School visit leads to global odyssey
A school visit from two psychologists sent Alberta O’Neil on an education odyssey spanning the globe.
It also taught her an important lesson about the classroom – teachers must understand how children learn because it’s the key to students’ success.
Her epiphany occurred in 1989 when two psychologists observed her classroom for the entire school year. The goal was to help O’Neil and her students understand students’ learning styles and how O’Neil could use these styles to help them learn.
The psychologists were from California and they worked with London Life Insurance Company where they were responsible for developing systems that put the right employee into the right working position at the company. These systems were successful and London Life recommended the psychologists apply their skills to the classroom. They approached the Board of Education, which approved their request, said O’Neil.
It was an amazing experience for O’Neil because the skills she learned increased her confidence in the classroom.
“I was a very timid teacher. I kept to myself but once I went through this training, I became a little more open to everybody,” said O’Neil.
When the school year finished, O’Neil was selected for further training with the psychologists.
This is when her odyssey began. First, she went to San Diego for two weeks.
O’Neil worked with students to see what types of learners they were. Then, she travelled to Sweden and England where she worked with students and teachers on human dynamics.
“That was quite an experience and I learned a lot from it,” said O’Neil. “I wish more teachers would learn about the learning styles of children so they have a better idea of how to help those children.”
When she returned to Canada, she wrote about her experiences for the Federation of Women Teachers. She wrote an article, “Learning about learning styles,” for the organization in 1989 and she also wrote two books on human dynamics. The first, an introduction, explained the different ways people learn while the second book provided activities to help students learn, said O’Neil.
O’Neil trained to become a teacher at the London Normal School where she learned to have a positive attitude and care for the welfare of others.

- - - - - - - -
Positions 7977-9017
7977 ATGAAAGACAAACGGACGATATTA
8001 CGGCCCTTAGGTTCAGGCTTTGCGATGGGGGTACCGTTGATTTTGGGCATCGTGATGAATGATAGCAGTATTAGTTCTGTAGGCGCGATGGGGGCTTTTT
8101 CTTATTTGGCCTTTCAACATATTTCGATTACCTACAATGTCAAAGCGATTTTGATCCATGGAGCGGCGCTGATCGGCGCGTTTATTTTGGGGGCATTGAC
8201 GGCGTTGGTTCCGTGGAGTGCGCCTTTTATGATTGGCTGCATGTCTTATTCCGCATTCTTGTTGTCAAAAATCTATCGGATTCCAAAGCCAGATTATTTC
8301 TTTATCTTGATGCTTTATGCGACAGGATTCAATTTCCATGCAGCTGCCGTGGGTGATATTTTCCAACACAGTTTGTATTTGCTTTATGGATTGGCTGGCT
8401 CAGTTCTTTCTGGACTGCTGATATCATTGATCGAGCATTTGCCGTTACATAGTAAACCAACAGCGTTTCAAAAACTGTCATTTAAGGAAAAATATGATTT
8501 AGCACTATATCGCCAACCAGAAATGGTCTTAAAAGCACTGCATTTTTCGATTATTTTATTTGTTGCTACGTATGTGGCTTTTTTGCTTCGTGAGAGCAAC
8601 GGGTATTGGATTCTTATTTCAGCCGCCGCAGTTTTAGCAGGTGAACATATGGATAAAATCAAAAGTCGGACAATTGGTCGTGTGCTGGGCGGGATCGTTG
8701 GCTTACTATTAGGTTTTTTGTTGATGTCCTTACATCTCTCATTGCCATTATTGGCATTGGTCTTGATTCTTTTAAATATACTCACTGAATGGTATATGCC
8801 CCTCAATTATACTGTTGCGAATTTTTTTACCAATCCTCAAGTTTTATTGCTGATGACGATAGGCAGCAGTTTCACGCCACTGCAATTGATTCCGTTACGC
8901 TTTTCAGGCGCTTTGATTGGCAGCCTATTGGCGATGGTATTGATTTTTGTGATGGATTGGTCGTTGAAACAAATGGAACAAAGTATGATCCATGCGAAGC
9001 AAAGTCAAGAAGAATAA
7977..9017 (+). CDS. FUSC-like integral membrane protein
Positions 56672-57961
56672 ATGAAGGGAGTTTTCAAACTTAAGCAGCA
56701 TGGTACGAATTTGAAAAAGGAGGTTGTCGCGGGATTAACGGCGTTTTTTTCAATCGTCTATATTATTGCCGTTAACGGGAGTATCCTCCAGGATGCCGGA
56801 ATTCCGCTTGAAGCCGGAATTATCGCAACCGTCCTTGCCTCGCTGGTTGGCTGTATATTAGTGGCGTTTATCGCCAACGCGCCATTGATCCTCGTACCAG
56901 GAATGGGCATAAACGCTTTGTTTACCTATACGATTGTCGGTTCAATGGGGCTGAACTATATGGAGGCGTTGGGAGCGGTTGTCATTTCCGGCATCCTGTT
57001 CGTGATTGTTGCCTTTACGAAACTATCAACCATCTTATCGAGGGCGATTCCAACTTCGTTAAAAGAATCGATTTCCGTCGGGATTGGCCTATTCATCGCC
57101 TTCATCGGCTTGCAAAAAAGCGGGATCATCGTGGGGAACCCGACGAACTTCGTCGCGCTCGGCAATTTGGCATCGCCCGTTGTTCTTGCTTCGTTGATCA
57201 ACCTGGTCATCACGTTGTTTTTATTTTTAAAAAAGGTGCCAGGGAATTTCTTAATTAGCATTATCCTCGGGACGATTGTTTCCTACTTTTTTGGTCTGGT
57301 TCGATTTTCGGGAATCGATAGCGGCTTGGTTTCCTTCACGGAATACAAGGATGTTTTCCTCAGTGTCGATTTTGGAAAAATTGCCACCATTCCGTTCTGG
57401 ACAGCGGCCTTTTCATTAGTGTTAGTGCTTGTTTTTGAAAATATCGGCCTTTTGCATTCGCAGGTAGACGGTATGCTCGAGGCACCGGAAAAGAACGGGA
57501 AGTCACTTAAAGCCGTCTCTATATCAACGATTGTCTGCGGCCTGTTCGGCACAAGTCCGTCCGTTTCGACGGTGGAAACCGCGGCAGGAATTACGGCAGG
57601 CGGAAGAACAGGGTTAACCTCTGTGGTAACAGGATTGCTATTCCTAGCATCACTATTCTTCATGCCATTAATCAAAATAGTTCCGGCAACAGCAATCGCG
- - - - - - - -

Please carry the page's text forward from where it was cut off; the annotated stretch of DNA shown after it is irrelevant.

After graduation, O’Neil started her career in a one-room country school in 1955. She taught 20 children from grades 1-8. After taking a year off to start a family, she became principal of a two-room school in Putnam, Ontario. When the school closed, she declined an offer to become principal in Willowdale, and instead, taught grades 5-6 as well as rotary subjects for grades 7-8. She also coached girls’ volleyball and basketball.
“Teaching didn’t feel like a job,” she said. “I really enjoyed teaching and the interaction with the children.”
She spent her entire career in the elementary school system and was active in the Federation of Women Teachers. Reflecting on her career, O’Neil’s advice for teacher candidates entering the profession is to enjoy what they’re doing and know the children, especially their learning styles.
“Everyone functions in a different way. Once they learn then they know how to apply things,” said O’Neil. “All the children have to understand that everybody is different.”
After retiring in 1991, O’Neil has kept busy. She was on the board of the Ontario Teachers’ Insurance Plan and Teachers’ Investment Group and is currently on the board of the Ocean Trillium Suites in Florida. She’s also a member of her condominium board and inter-church committee. She’s also a Mary Kay Beauty consultant.